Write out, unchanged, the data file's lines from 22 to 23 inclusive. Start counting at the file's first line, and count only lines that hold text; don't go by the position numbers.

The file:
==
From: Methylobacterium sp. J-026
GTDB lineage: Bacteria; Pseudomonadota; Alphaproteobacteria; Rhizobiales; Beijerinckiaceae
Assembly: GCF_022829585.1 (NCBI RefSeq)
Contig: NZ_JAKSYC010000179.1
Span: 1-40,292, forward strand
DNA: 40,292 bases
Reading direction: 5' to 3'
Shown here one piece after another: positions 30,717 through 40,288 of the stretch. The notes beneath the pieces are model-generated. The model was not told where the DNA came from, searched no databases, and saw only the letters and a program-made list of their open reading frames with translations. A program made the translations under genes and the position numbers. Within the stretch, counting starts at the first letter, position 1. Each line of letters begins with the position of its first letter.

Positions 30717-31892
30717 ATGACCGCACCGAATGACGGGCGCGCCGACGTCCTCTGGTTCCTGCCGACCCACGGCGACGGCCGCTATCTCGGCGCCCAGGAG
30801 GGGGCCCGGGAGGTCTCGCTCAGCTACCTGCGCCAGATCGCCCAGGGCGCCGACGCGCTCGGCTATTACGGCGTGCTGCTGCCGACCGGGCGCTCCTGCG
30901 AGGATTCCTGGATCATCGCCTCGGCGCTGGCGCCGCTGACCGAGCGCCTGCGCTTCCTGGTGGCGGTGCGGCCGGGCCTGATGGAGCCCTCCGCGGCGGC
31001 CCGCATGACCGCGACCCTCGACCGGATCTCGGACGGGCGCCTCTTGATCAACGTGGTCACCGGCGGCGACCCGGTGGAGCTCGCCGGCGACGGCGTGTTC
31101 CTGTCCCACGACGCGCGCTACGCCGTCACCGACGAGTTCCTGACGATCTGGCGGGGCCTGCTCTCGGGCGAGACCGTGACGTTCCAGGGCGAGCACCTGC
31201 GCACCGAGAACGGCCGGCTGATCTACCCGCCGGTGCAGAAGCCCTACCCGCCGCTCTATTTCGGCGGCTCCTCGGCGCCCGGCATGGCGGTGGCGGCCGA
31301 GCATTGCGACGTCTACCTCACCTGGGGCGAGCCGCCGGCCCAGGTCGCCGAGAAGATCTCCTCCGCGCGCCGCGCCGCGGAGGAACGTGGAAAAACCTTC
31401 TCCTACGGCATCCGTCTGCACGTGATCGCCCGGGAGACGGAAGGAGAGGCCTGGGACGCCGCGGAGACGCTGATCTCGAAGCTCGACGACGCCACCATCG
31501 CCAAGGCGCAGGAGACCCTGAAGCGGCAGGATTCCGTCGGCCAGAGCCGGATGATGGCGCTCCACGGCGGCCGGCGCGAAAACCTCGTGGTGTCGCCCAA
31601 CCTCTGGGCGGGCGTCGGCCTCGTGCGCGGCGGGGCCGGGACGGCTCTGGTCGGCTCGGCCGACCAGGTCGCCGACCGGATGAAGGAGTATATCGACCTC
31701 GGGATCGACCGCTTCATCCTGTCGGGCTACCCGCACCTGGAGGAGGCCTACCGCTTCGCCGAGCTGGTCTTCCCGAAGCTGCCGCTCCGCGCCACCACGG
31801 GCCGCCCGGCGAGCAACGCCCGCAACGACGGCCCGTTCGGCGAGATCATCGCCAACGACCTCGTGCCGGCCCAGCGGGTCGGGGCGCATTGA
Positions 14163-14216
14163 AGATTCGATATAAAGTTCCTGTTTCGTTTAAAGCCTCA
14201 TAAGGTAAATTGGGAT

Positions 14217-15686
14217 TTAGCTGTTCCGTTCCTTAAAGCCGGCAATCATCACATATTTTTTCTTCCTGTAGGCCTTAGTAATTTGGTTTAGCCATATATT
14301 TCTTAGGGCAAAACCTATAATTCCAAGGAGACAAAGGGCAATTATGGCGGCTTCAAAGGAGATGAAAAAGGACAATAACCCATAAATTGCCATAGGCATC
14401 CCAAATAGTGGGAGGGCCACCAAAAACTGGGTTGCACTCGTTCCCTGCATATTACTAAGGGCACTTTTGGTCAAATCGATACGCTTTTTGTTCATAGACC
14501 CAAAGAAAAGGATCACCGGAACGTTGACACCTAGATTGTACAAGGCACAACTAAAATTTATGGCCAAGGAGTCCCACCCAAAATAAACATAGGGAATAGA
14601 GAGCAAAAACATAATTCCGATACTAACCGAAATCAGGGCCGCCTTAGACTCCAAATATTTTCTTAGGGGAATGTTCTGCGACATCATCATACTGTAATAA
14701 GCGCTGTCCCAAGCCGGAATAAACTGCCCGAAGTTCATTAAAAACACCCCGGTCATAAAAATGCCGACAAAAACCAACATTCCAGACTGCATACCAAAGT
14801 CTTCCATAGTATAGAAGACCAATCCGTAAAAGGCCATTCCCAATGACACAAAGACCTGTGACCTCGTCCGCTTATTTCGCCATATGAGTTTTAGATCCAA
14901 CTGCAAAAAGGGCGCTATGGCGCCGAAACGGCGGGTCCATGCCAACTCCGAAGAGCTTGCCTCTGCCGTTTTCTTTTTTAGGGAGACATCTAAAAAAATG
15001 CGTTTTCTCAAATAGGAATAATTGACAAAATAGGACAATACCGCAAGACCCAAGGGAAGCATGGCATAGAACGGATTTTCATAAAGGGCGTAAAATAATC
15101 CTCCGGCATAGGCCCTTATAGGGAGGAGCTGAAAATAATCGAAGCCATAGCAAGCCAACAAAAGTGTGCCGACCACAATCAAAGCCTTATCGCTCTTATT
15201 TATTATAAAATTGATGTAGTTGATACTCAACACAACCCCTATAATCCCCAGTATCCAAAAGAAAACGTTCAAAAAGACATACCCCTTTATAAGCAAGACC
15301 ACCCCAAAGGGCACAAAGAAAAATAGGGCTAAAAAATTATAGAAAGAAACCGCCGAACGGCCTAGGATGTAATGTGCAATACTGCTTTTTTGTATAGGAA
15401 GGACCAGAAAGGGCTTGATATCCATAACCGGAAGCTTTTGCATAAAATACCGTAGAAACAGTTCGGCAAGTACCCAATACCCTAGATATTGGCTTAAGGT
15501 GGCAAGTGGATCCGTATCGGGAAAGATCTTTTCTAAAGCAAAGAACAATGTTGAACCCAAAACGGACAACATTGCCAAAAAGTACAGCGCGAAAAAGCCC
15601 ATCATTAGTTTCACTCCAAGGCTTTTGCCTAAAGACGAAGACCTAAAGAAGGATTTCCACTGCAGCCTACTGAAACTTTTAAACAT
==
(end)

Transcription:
Positions 14163-14216
14163 AGATTCGATATAAAGTTCCTGTTTCGTTTAAAGCCTCA